Wednesday, October 24, 2018

Books I've Found Helpful

Over the years I've read a lot of books about writing comedy and joke construction and, specifically, about cartoon drawing and gag writing. Some I've bought. Some I've taken out of the library and renewed over and over again.

I submit this list of books that have been helpful to me over the years:

* "The Cartoonist's Muse: A Guide to Generating and Developing Creative Ideas" by Mischa Richter and Harald Bakken.

* "The Complete Cartoons of the New Yorker" (2004) edited by Bob Mankoff.

* The New Yorker 75th Anniversary Cartoon Collection" edited by Bob Mankoff.

* "Cartooning: The Art and the Business" by Mort Gerberg.

* "The Cartoonist's Workbook. Drawing, Writing Gags, Selling" by Robin Hall.

* "The Essential George Booth" compiled and edited by Lee Lorenz.

* "The Wall Street Journal Portfolio of Business Cartoons" edited by Charles Preston.

* "The New Yorker Book of Business Cartoons" edited by Robert Mankoff.

* "Poking a Dead Frog: Conversations with Today's Top Comedy Writers" by Mike Sacks.

* "And Here's the Kicker: Conversations with 21 Humor Writers About Their Craft" by Mike Sacks.

* "Funny On Purpose: The Definitive Guide to An Unpredictable Career in Comedy" by Joe Randazzo.

* "The Naked Cartoonist" by Robert Mankoff.

* "Drawing on the Funny Side of the Brain" by Christopher Hart.

* "Comedy Writing Workbook" by Gene Perret.

This list is just scratching the surface. There are many more books that will help you to write and draw funny.

Happy Reading!

Any comments or questions? Email me at:

Wednesday, October 17, 2018

The Best Humor is the Truth

Where do I get my gag writing ideas? I read...a lot. Mostly I read newspapers, both daily and weekly. I like to think of it as getting paid to read the papers. I also read business and general-interest magazines, new books, old books, coupons that come in the mail, advertising inserts, all kinds of things. To be a writer I believe you have to love to read.

I also watch TV news about four times a day and listen to news radio when I'm in the car. I'm just trying to keep up with what's going on in the world...and there's a lot.

Over the past 25 years or so that I've been writing gags I've read many books about cartoon gagwriting and comedy, but, most importantly, I taught myself how to write single-panel gag cartoons by studying cartoon collections. This has given me priceless information about what subjects to write about and how to write a concise caption. Of course I have some favorite subjects. Besides husband/wife and business gags, I really like to write gags and help create cartoons about heaven and hell, the Grim Reaper, desert islands and prisoners.

Where else do I get my ideas?  I write about people I know and their quirks, but mostly I write about myself. I write a lot of self-deprecating humor and then have the words come out of the mouth of one of the cartoon characters I write for. The best humor is the truth. You just have to be able to see it, realize it, and then get it down on paper.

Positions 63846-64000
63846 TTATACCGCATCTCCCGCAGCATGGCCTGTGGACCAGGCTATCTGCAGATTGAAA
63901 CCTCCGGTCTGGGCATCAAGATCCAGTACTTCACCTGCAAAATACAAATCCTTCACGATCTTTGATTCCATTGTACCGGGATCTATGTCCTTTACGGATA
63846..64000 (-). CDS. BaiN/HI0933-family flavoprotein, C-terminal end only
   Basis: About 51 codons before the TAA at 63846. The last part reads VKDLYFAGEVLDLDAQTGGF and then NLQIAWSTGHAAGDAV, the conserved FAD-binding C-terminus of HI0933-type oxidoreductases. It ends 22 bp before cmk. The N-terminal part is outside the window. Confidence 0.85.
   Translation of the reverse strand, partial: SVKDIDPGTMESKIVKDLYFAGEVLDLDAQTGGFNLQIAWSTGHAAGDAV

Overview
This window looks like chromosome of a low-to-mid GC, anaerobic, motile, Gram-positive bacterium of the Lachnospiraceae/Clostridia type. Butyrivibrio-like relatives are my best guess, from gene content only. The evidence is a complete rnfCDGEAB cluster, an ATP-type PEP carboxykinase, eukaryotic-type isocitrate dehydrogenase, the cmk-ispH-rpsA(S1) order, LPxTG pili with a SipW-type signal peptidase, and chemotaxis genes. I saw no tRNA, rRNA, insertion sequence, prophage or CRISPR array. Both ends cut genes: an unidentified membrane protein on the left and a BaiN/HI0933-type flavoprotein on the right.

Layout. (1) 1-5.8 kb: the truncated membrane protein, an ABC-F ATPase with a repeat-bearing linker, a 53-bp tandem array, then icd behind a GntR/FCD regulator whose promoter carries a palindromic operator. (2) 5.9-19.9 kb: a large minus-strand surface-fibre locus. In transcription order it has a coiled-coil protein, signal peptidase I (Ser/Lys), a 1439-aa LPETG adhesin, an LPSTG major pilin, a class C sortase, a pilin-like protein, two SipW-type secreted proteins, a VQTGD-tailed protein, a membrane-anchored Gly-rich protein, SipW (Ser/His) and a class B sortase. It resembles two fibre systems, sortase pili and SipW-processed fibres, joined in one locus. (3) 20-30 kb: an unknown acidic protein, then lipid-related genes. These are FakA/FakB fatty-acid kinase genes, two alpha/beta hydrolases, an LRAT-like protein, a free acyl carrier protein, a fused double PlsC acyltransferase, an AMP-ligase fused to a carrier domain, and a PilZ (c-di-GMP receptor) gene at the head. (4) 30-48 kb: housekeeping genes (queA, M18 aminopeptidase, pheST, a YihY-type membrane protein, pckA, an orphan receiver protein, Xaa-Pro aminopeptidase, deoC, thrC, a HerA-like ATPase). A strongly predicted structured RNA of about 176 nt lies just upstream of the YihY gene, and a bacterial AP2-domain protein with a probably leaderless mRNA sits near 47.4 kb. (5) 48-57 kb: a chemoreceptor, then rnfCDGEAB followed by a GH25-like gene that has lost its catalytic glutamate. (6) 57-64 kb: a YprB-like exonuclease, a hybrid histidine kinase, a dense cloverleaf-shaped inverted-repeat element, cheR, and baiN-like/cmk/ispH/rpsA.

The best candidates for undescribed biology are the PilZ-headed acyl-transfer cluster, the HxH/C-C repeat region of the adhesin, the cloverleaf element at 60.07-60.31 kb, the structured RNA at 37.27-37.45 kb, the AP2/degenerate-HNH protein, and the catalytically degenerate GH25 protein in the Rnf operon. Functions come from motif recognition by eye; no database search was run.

Any questions or comments? Write to me at:

Wednesday, June 27, 2018

My Advertising Background

I currently write cartoon gags full time at home, but my career was in the newspaper business, selling print advertising for daily and weekly newspapers. I was always interested in working for a newspaper, starting in high school. I loved the fast pace of it, and honestly, sometimes I miss it.

A few years ago I decided to write gags full time, from home, after writing part time for about 20 years. My newspaper background and, specifically, my advertising background, has greatly helped me come up with ideas for gags. First of all, I consider myself a news junkie and read several papers and magazines regularly. I don't find this a burden. I need to know what's going on. Reading news and feature articles has provided me with lots of material that can be used in my gag writing. So has my background in print advertising.

In my career selling advertising space, I had to be very aware of upcoming holidays and special events. For example, I know that advertising peaks during Back-to-School and Graduation season, Christmas, Thanksgiving, Valentine's Day, New Year's Eve, Halloween, Mother's Day, Father's Day, July 4th, the Super Bowl, Labor Day, Memorial Day and this is just a sampling. In addition to writing gags that could be used any time of the year, I try to slant gags for specific holidays and events, and my background in advertising makes this easy. I also know that you have to write these event-specific gags many months ahead, but the extra effort does pay off.

Any questions? Send me an email at:

Wednesday, April 25, 2018

Still Writing Those Gags

I'm sorry it's been so long since I posted anything new. I've been very busy writing gags. I spend a lot of time reading newspapers and magazines, watching news on TV and listening to news on the radio. I also read news online and the stories on I try to keep up with what's going on in the world and that's where I get a lot of my material. I'm also trying to focus more on personal experience, because the best humor is based on truth. I take my writing very seriously.

Of course there's rejection. Plenty of it. The fact that I keep persevering, coming up with new material, editing it, slanting it, perfecting it, sending it out again and again, it all must be very important to me.

I also read books about comedy writers and how they work and come up with material. A book I'm reading right now is "And Here's the Kicker," by Mike Sacks. I really like reading non-fiction books about comedy writers. It gives me ideas and lets me know I'm not alone.

I'm also grateful that I can write gags full time. It gives me the freedom to devote large chunks of time to read and write without feeling rushed. It's a luxury in a way.